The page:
Matt Bardsley had seen enough to know immediate change was necessary.
The Kamloops Blazers’ general manager jettisoned a pair of veterans — 20-year-old forward Luc Smith and 19-year-old defenceman Nolan Kneen — in transactions on Monday that precede the WHL trade deadline by 45 days and leave ample time for further alterations to a franchise taking the shape of a new regime.
Kamloops shipped Kneen, the highest bantam draft pick in Blazers’ history (third overall, 2014), to the Saskatoon Blades in exchange for 19-year-old defenceman Jackson Caller, a Tournament Capital product, and second- and third-round picks in the 2020 bantam draft.
Kneen racked up 74 points, including 14 goals, in 216 regular-season games with the Blazers.
Smith was dealt to the Spokane Chiefs in exchange for 20-year-old forward Jeff Faith, along with third- and sixth-round picks in 2020. Smith, acquired from the Regina Pats in December of 2016, had 74 points in 115 games for Kamloops.
The Blazers (9-11-1-1), inconsistent and inexplicably substandard on home ice, are second-last in Western Conference standings.
“I believe we should be further up in the standings,” said Bardsley, a first-year GM who took the Blazers’ reins in June. “I’d like to see our team more consistent in how we play night in and night out.
“I wanted to address it now, rather than wait to closer to the deadline. By that time, we might have a better feel about where we’re at. I want to correct it and we still give ourselves time to do anymore changes. If we need to add or whatever, then we can do that, as well.”
The Blazers are stockpiling draft picks.
They have full sets of their own for the 2019 and 2020 drafts, although there is a condition on the Blazers’ fourth-round pick in 2020. If Kobe Mohr remains with Kamloops next season, the Edmonton Oil Kings receive the pick as part of a trade made in May.
The Blazers are slated to pick twice in both the first and fourth rounds in 2019.
In 2020, Kamloops has acquired extra second- and fourth-round picks, along with a pair of extra picks in both the third and sixth rounds.
WHL clubs are prohibited from trading signed 15- and 16-year-old players and can only deal 17-year-olds if the player requests the trade, rules that came into effect this season.
“Picks are important for now and the future,” Bardsley said. “It allows you flexibilty. You can move those picks to bring somebody in or keep them.
“As far as getting players from a team, you’re limited by new trade restrictions. You’re talking basically a three-year age group.”
Bardsley did not want to classify his club as a seller, but the moves indicate the team is looking to the future.
Kneen is enjoying a productive start to the season, arguably playing the best hockey of his career, and was third in Blazers’ scoring with 20 points, including 16 assists.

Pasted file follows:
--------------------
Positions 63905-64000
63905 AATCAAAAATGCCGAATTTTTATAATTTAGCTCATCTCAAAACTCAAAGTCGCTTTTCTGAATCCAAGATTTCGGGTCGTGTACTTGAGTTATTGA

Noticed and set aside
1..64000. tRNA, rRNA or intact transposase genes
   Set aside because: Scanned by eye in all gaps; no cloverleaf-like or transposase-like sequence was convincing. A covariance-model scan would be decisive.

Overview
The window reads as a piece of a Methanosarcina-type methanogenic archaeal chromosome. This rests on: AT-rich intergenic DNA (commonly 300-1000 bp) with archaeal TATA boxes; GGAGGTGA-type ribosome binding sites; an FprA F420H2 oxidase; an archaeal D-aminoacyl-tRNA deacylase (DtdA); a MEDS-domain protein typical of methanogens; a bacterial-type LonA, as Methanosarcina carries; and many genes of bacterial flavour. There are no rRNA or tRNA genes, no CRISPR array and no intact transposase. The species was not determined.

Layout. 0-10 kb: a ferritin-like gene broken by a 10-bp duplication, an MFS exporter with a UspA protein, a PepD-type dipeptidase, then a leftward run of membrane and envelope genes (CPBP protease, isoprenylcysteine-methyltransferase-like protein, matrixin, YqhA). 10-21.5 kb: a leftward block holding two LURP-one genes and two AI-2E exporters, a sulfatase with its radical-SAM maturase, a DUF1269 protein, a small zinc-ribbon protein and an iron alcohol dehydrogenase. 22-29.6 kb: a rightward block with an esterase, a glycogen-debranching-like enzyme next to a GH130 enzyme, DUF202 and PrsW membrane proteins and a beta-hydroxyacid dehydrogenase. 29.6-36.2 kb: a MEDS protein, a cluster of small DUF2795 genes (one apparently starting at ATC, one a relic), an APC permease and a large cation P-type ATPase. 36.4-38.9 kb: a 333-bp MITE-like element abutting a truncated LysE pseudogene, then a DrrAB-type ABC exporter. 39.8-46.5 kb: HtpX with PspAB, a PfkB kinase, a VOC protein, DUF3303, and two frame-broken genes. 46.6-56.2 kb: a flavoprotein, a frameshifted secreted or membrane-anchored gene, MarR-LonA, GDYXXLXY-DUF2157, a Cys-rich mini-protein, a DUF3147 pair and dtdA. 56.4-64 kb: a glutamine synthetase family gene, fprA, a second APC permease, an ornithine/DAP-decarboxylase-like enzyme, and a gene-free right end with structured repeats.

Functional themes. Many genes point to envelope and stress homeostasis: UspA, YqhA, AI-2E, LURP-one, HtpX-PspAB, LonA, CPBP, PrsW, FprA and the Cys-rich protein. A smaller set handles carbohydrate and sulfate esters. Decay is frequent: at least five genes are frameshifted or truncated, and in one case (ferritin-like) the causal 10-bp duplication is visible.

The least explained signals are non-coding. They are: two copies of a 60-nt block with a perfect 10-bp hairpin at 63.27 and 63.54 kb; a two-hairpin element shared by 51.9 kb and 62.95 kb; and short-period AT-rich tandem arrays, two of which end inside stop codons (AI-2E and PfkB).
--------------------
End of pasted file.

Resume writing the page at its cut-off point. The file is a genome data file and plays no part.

Smith was fourth in Blazers’ scoring, with 19 points, and tied for second in team goal scoring, having lit the lamp eight times. He had career-highs in goals, assists and points last season.
Both players had trade value.
Caller and Faith have combined for three points this season.
“What these two players will bring is a bit of a different element,” Bardsley said. “Jackson actually had a pretty good year last year. He had 26 points.
“This year, he’s certainly had a different start, but maybe with a new opportunity I believe he can get back to where I believe he can get to.”
Caller, who stands 6-foot-2 and weighs 189 pounds, was drafted by the Winterhawks in 2014, when Bardsley was Portland’s assistant GM.
The Chiefs nabbed Faith — a defenceman when he came into the league — 16th overall in 2013.
“Jeff is a big, strong kid,” Bardsley said of the 6-foot-4, 200-pound forward. “He plays a hard game. He’s hard to play against. I know what we’re losing offensively in Nolan and Luc.”
The Blazers have not been a particulary strong offensive team, even with Kneen and Smith in the lineup.
Bardsley said their void represents opportunity to Caller, Faith and everyone else on the roster looking for increased roles.
Does the Monday deal also address culture issues?
“I wouldn’t talk about the culture part,” Bardsley said. “Some people might suggest that. It was more about putting a stamp on this team.
“Even though we’re last in the division, we’re only four points out of second place, as well. I wanted to address it now, rather than wait and wait until maybe it’s too late.”
The Blazers have 16 games before the Jan. 10 trade deadline.
“I’m not suggesting that we’re selling,” Bardsley said. “I don’t believe we’re selling. Some people are probably going to look at it like we are.
“We’re a bit inconsistent, not so much in how we play, I guess a little bit, but also just with where we’re at. I just felt for the organization it was time to make a change.”
Kneen and the Blades (15-8-2-0) will be in Kamloops for a tilt against the Blazers on Friday.
Game time is 7 p.m. at Sandman Centre.
The Blazers will play host to the Seattle Thunderbirds (8-12-3-0) on Saturday, with puck-drop slated for 7 p.m.
Kamloops split a pair of games against U.S. Division opponents last weekend, besting Tri-City 5-1 in Kennewick, Wash., on Friday and falling 3-1 to the Chiefs (13-8-1-1) in Spokane on Saturday.
The Americans are 13-9 on the campaign.